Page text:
If all these fossil fuel projects go ahead, they could potentially negate any aggressive climate action taken in the U.S., which is why some people—including those on the right—are hailing the China-centric elements of Biden’s policies. “We could theoretically become carbon neutral and it wouldn’t do enough to end climate change,” said Tiana Lowe, a conservative columnist for the Washington Examiner. “And that’s why Joe Biden’s plan is so important and so realistic and so effective if it were actually put into place.”
Biden promises to crack down on the climate destruction China is supporting through Belt and Road by restricting financing for high-carbon projects, pushing for a worldwide ban on fossil fuel subsidies, and publishing rankings reports that “name and shame global climate outlaws.” He also vows to export clean technology from the U.S. and provide “green debt relief” to developing countries that meet their energy and infrastructure needs without destroying the planet.
This harder line seems like a departure from Biden’s previous approach to China. During his years as vice president, the Obama administration negotiated a historic agreement for “bilateral cooperation” between the U.S. and China on climate change. Biden built on that to help urge support for the 2015 Paris agreement. (His campaign didn’t respond to VICE’s questions about his current thinking on China.)
With time quickly running out to preserve the conditions for a habitable Earth, experts are unanimous on the fact that the U.S. can and must provide global leadership that has been lacking under Donald Trump. “China needs to be held accountable to high environmental standards and the United States also needs to step up to the plate and provide a viable alternative to the [Belt and Road Initiative] for developing countries,” Gallagher said.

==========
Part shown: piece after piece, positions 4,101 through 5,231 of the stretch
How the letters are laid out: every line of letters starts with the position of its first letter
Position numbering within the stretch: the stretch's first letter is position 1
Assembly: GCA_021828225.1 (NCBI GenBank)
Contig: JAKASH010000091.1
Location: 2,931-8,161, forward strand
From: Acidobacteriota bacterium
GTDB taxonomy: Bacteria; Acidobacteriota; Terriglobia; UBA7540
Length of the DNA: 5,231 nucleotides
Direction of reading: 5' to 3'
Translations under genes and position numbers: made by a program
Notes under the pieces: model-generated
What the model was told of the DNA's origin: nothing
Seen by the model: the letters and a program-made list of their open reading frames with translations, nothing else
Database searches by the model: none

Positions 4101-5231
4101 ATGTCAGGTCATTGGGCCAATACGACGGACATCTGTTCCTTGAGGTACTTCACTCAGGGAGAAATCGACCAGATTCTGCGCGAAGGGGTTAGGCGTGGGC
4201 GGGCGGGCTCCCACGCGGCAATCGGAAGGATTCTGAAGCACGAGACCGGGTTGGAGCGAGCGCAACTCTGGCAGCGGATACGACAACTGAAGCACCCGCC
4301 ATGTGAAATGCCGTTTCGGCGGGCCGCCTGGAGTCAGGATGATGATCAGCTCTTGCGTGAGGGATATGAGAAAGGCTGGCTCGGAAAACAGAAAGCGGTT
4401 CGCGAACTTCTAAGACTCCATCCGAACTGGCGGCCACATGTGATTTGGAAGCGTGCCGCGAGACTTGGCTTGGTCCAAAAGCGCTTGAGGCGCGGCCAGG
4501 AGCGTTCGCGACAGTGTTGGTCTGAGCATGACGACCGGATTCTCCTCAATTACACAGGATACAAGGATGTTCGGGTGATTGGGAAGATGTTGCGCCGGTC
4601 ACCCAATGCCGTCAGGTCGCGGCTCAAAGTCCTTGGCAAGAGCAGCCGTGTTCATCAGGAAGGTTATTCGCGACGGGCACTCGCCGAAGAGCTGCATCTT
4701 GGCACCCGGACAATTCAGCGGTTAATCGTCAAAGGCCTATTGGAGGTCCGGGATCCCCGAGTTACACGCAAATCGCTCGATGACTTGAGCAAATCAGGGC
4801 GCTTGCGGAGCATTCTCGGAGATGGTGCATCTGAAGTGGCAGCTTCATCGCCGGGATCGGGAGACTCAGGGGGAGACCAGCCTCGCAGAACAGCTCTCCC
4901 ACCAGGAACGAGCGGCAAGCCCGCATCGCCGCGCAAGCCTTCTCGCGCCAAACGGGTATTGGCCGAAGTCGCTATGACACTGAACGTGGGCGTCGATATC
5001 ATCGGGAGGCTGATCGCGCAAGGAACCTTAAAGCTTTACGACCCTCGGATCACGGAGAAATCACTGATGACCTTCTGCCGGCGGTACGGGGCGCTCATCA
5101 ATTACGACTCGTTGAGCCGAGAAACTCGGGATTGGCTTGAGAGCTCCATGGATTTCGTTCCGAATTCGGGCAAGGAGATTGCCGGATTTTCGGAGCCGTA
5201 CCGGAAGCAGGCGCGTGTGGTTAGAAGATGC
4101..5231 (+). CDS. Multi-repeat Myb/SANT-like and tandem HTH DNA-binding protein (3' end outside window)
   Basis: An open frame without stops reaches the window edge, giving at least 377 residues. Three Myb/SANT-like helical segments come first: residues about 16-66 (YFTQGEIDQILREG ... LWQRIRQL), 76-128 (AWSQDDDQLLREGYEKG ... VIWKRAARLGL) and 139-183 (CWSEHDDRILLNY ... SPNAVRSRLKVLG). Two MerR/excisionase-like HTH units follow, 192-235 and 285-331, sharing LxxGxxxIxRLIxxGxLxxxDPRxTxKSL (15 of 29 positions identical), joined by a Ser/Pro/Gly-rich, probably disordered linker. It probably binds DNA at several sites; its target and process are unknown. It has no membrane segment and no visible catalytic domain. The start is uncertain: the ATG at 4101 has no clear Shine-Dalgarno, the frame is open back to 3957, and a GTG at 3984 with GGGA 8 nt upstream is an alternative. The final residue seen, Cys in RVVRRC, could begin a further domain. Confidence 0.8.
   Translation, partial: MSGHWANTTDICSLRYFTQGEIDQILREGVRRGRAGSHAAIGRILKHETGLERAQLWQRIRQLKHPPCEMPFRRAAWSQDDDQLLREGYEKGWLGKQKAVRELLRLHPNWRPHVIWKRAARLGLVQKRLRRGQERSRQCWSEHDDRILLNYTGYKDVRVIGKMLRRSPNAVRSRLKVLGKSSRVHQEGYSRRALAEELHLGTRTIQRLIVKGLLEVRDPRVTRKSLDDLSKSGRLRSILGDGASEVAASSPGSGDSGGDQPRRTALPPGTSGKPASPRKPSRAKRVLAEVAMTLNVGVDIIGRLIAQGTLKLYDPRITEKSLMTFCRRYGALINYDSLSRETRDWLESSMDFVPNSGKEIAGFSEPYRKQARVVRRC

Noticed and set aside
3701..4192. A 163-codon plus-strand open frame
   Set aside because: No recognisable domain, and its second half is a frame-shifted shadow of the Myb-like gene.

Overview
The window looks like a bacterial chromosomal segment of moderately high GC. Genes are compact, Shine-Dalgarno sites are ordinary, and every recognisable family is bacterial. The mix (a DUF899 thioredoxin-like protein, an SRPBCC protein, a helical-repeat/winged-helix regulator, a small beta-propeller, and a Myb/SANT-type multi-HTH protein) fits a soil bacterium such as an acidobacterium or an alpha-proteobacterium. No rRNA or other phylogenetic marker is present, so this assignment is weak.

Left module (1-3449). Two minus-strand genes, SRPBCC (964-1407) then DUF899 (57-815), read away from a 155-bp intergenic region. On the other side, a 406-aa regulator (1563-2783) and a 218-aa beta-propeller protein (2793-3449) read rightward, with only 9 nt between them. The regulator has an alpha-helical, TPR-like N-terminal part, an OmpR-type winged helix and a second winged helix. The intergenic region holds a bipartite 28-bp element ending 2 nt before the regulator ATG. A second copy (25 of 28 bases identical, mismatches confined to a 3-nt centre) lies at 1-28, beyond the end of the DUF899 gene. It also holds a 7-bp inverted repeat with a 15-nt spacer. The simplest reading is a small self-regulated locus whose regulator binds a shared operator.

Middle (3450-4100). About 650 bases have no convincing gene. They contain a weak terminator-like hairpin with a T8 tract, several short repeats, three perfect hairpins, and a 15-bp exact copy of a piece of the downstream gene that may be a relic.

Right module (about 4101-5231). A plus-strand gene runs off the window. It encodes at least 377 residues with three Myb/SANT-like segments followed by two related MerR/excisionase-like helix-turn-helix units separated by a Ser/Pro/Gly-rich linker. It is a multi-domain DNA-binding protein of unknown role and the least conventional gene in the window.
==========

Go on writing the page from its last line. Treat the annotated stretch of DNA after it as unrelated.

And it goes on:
But Li warns that being tough and adversarial in pursuing this agenda comes with its own set of risks. “I can see a lot of downsides with that approach,” he said. Like in the U.S., China’s climate politics are a complex negotiation between competing economic and political interests. “It is not a homogenous entity,” he said.
A decade ago, influential voices in China argued that climate change is a hoax invented by the West to prevent it from becoming a superpower. Though that belief appears to have subsided, there is a possibility that “if we frame the climate agenda in a confrontational way… that will stir up the domestic conservative forces in China and strengthen their belief that this is just going to be used to curtail the development of China,” Li said.
One thing is for certain: The only way China—or any other major emitter—is going to listen to what America says internationally on climate change is if the U.S. first commits to transformative action at home. “There is quite a long way for the U.S. to go to restore its climate credibility,” Li said.
Geoff Dembicki is the author of Are We Screwed? How a New Generation Is Fighting to Survive Climate Change. Follow him on Twitter.